According to a survey of 1,002 Australians by comparison website mozo.com.au, 35 per cent of respondents said they wouldn’t be able to afford their own home if they tried to buy it today, with 18 per cent of home owners estimating that their homes have increased in value by $151,000 to $300,000 since initial purchase, 20 per cent estimating growth of $300,000 to 700,000, and 10 per cent estimating price growth of over $700,000.
The research also revealed that 40 per cent of respondents purchased their home between 2011 and 2018, while a further 28 per cent purchased property between 2001 and 2010.
“This period signifies an unforgettable time in Australian property history where prices rose at an alarming rate, auctions ran red hot and properties sold for prices that economists could have never predicted,” Mozo property spokesperson Steve Jovcevski said.
“Staggering increases in house pricing coincided with record low interest rates which further fuelled a property buying frenzy.”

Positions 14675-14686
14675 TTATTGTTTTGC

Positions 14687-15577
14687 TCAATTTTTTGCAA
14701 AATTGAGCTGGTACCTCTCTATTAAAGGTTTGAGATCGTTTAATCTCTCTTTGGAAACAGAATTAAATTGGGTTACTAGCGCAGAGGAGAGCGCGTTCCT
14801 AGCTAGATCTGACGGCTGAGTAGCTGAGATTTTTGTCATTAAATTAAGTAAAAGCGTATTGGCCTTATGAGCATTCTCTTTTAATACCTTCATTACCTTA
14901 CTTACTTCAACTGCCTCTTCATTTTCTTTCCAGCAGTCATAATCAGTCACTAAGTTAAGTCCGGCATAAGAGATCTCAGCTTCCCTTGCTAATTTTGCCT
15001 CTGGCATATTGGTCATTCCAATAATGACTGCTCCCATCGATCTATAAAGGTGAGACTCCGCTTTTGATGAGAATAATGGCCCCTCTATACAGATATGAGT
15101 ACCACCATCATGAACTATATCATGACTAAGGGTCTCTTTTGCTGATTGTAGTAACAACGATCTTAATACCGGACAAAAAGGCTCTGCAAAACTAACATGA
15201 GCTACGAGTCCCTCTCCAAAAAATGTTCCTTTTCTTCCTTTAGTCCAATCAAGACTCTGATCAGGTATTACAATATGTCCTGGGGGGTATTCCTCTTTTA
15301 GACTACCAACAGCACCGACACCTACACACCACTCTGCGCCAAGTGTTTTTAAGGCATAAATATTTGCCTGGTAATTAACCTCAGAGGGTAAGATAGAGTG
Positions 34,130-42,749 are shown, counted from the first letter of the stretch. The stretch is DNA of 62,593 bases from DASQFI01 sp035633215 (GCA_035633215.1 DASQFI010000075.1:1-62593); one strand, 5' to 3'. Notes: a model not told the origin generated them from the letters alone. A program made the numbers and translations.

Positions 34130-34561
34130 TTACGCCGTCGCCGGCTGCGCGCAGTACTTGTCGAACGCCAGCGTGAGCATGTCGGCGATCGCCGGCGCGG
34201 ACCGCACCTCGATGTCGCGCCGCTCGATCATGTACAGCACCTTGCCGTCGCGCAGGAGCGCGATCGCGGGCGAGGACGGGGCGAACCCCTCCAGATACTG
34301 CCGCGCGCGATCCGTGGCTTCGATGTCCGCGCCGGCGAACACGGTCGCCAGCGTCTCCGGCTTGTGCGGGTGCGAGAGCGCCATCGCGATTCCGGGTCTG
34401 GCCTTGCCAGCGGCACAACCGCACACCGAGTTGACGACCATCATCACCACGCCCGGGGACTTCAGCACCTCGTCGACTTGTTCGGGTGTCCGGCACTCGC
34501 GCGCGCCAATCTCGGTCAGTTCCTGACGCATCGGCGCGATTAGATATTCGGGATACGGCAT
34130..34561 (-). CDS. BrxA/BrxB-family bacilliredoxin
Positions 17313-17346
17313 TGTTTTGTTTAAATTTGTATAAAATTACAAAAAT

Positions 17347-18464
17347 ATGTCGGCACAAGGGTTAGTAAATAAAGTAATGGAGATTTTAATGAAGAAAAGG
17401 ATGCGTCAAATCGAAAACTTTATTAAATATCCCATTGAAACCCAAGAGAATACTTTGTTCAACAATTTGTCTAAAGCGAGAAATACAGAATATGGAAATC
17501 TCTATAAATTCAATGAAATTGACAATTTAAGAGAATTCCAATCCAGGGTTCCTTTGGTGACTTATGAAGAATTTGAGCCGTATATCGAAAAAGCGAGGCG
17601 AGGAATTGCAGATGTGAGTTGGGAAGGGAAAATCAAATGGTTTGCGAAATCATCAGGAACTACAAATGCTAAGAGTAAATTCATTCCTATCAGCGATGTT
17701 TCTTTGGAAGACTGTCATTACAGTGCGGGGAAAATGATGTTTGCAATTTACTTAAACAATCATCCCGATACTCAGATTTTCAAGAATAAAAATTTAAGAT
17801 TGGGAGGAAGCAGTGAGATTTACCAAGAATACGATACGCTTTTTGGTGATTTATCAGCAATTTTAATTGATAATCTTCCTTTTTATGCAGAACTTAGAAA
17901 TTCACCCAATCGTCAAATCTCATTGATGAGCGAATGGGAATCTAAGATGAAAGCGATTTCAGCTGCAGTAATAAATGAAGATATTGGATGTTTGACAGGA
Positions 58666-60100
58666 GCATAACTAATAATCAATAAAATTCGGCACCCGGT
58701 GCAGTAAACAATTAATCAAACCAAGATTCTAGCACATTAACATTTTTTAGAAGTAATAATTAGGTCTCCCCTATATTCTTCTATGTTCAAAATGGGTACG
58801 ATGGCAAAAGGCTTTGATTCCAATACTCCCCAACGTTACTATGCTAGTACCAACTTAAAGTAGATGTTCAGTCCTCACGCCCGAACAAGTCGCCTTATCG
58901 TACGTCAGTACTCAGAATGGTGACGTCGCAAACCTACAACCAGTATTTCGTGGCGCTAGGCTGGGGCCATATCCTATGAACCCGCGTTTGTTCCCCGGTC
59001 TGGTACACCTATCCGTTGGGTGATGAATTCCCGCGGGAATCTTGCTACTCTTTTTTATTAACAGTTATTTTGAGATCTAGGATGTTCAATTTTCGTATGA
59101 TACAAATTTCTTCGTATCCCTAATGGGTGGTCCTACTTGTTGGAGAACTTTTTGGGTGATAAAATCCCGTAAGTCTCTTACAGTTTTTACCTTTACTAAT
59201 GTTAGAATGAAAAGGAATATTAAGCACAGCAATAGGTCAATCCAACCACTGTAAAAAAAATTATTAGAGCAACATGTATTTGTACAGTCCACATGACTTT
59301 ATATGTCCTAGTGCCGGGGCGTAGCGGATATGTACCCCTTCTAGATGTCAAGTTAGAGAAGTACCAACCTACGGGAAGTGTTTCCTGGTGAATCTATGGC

The research also found that 95 per cent of Australians did not have regrets about purchasing their property. However, Mr Jovcevski said that he believes a “large portion of Australians” would feel like they have “missed their opportunity”, claiming that they are “essentially locked out of the property market”.
“Australian property prices have risen by over 600 per cent over the past 30 years while national incomes have failed to keep up,” Mr Jovcevski continued.
“While the housing market has certainly cooled in major metro areas such as Sydney and Melbourne, there’s no way that prices will be dropping back to the price ranges before the property boom.”
Mr Jovcevski also claimed that with property prices largely “unattainable”, “stricter lending criteria” in place and “stagnant wage growth”, the Australian property market is “essentially broken for many hopeful property owners looking to make their first purchase”.
He oncluded: “Many Australians who once dreamed of owning a home are now looking at alternative solutions to financially safeguard their future as they come to face the reality that owning a home may no longer be possible.”
However, CoreLogic’s latest Hedonic Home Value Index has reported a year-on-year decline in national dwelling values of 2 per cent, driven by an annual decline of 2.9 per cent across Australia’s capital cities.
Further, some observers have predicted price declines in Sydney and Melbourne of up to 25 per cent, with other observers, including ANZ, anticipating a more modest peak-to-trough decline of 10 per cent.
Charbel Kadib is the news editor on the mortgages titles at Momentum Media.
Before joining the team in 2017, Charbel completed internships with public relations agency Fifty Acres, and the Department of Communications and the Arts.